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How do you deal with not being the 'first' person your DH has had a child with?

(15 Posts)
slightlyonedgemum Tue 26-May-09 12:35:43

That's pretty much it. My DH's first wife died when my DSS was 3 (he's now 7). When we got married I felt a bit 'second wifey) but that has mainly disappeared now and only rarely comes back to me (often when I'm tired and feeling low). I think what helped was him saying that he felt differently about me and we had a deeper and more equal love (cheesy yes).

We want more children but I'm already worried about feeling like a 'second' again. He's already done all of the excitement, stress, tiredness etc of having a baby, I haven't. I also know my MIL will constantly say 'when DSS was a baby, his mother did this when he wouldn't do X'. If you see what I mean.

I want children with my DH, my DSS desperately wants a baby brother or sister but, I don't want to spend the whole time feeling like he's done it before.

I think part of the issue is feeling like nothing we do will be a first for my DH. I know it's my issue and I know I have to deal with it, but so far the only way is ignoring it which I don't think is particularly healthy!

Any advice/experience please?

silverfrog Tue 26-May-09 12:44:23

The bottom line is, your dh has done it before.

I am a stepmum to dh's first 2 children. I have had moments of irritation with dh, over little things - and have said on a cople of occasions things along the lines of "could you not just let me have my blissful ignorance" but on the whole, it has been fine.

It has been very useful to have a dh who has done it all before (dd1 was art least 10 days old before I even changed a nappy grin - brilliant when I was adjusting to the whole new baby bit)

On the "when dss was a abby, his mum would do this" front - people would say this to you anywasy, whether about dss, or your cousin, or your dh, etc etc. you always get adice on how to do stuff/how not to do stuff.

The one thing I can say (now having 2 girls with dh) is that each baby is different - your dh has "done" children before, but he has not had your child before. Things will be different because it is a different situation - your dh has not had to cope with the sibling issue before, for instance.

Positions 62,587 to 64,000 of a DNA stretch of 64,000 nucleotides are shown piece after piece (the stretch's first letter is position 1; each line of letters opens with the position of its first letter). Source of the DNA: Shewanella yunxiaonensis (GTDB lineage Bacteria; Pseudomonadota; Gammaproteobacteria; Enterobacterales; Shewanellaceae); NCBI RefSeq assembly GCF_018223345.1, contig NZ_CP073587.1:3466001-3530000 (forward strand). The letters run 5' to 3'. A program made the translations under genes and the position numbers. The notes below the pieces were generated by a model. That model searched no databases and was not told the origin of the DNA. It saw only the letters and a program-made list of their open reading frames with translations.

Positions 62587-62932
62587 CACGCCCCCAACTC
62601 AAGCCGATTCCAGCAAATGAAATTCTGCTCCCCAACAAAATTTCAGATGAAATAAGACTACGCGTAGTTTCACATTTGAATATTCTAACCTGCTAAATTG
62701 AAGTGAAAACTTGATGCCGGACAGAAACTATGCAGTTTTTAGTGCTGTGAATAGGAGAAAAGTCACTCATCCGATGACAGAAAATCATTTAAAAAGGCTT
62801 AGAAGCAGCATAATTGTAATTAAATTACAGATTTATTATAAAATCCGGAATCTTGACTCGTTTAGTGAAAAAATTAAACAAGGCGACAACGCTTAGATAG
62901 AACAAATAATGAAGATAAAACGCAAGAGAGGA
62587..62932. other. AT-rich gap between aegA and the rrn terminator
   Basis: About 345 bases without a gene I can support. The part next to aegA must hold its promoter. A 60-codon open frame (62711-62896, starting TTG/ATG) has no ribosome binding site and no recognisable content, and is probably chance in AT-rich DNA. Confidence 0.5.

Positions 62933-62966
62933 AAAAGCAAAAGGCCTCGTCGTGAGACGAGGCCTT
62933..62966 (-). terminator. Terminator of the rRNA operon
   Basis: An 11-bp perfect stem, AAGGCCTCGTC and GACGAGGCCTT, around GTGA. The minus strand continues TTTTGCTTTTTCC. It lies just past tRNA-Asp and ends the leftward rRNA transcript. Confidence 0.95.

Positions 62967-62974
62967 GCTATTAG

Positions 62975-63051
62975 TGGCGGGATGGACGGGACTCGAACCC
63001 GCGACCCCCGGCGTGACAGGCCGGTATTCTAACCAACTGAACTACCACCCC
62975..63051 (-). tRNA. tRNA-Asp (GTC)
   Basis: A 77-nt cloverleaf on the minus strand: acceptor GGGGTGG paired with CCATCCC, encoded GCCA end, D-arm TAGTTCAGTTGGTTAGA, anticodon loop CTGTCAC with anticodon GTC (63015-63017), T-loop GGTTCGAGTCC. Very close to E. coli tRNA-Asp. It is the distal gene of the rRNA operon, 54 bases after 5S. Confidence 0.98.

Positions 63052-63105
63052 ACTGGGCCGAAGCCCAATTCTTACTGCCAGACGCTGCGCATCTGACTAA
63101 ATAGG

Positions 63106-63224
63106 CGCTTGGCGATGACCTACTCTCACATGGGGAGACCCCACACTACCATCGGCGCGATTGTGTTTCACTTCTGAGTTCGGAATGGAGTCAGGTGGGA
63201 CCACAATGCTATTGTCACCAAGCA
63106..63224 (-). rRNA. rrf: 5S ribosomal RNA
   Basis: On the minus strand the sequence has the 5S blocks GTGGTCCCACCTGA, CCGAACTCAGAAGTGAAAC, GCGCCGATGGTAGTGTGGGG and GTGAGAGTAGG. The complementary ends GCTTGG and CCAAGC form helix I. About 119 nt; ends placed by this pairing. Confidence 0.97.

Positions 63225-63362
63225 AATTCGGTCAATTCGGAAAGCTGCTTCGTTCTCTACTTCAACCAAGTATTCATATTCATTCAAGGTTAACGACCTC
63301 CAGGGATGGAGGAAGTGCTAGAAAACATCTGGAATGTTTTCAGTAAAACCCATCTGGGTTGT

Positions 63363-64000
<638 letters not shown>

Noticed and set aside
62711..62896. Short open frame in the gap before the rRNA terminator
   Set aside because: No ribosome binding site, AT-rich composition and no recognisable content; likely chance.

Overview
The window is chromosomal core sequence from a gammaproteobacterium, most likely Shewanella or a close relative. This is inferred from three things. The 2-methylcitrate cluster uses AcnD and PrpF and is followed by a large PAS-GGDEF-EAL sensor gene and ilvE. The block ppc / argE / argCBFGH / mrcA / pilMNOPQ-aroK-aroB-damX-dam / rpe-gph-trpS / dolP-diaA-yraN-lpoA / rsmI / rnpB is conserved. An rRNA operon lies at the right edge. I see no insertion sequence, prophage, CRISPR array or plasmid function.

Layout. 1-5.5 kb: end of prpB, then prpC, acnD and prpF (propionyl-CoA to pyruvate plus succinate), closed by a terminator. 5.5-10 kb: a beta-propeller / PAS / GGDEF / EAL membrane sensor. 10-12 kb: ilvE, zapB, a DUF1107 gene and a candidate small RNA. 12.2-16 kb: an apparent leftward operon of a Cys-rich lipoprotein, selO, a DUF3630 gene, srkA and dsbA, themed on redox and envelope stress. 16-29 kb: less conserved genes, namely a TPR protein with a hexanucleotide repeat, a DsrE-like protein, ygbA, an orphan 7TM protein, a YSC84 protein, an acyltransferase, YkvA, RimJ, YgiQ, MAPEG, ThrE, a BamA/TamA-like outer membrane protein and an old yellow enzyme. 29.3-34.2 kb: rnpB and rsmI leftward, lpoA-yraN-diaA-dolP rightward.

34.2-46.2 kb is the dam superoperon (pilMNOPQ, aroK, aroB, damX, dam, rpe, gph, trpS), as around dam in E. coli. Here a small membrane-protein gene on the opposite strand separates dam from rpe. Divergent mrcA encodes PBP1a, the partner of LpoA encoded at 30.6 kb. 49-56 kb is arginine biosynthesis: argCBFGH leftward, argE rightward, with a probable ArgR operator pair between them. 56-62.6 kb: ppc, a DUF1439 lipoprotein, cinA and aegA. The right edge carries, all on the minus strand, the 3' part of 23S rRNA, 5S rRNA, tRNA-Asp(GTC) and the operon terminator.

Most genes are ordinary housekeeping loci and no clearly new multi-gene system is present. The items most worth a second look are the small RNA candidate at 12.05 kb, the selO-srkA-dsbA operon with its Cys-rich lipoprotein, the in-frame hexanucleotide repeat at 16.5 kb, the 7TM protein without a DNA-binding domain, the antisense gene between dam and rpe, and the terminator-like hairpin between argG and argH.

My dd1 was both a firstborn (mine) and a third born (dh's) - our age gap is larger, though (dd1 is 15 13 years younger than my dss) so it was easier to see the two families as distinct as well as as a whole.

I hope some of that makes sense (have both dds helping me type grin)

Tillyscoutsmum Tue 26-May-09 12:50:21

Ime you just get over it.....

It sounds quite glib but I did have those worries and when I was pg (and hormonal) with dd I quite often was concerned about dh's lack of excitement and assumed that it was because he'd "done it all before" but I was wrong.... He just doesn't really get excited until the baby is here

It was the first time we'd had a baby together and therefore it was new to him. I was different, our relationship was different and our dd was different.

Apart from that, dh has a terrible memory so he had forgotten most of it anyway grin

I know it must be hard, especially as his first wife died, but please don't let it stop you having a child. Honestly, it will all seem so inconsequential

slightlyonedgemum Tue 26-May-09 13:00:19

I have thought about his usefulness although I was very involved in my Godson's upbringing so have had experience (although as I said to DH last night, have always been able to give them back)!

I don't mind getting advice from people (lets be honest, it'll be handy at times) it's just I know I'll be feeling like a replacement. I already had my MIL and DH's first MIL doing that about the wedding, so I know it'll be worse as my MIL thinks the sun shines out of DSS and will want to be 'helpful'. As DH says, she's never been good at sensitivity or tactfulness at the best of times. It's even got the point of me reading a 'green' book and saying if we had children I might like to use 'real' nappies. My DH then says 'oh yes we did that with DSS' and I then spent the evening thinking that whatever I do it'll just be the same as before for him. Silly I know.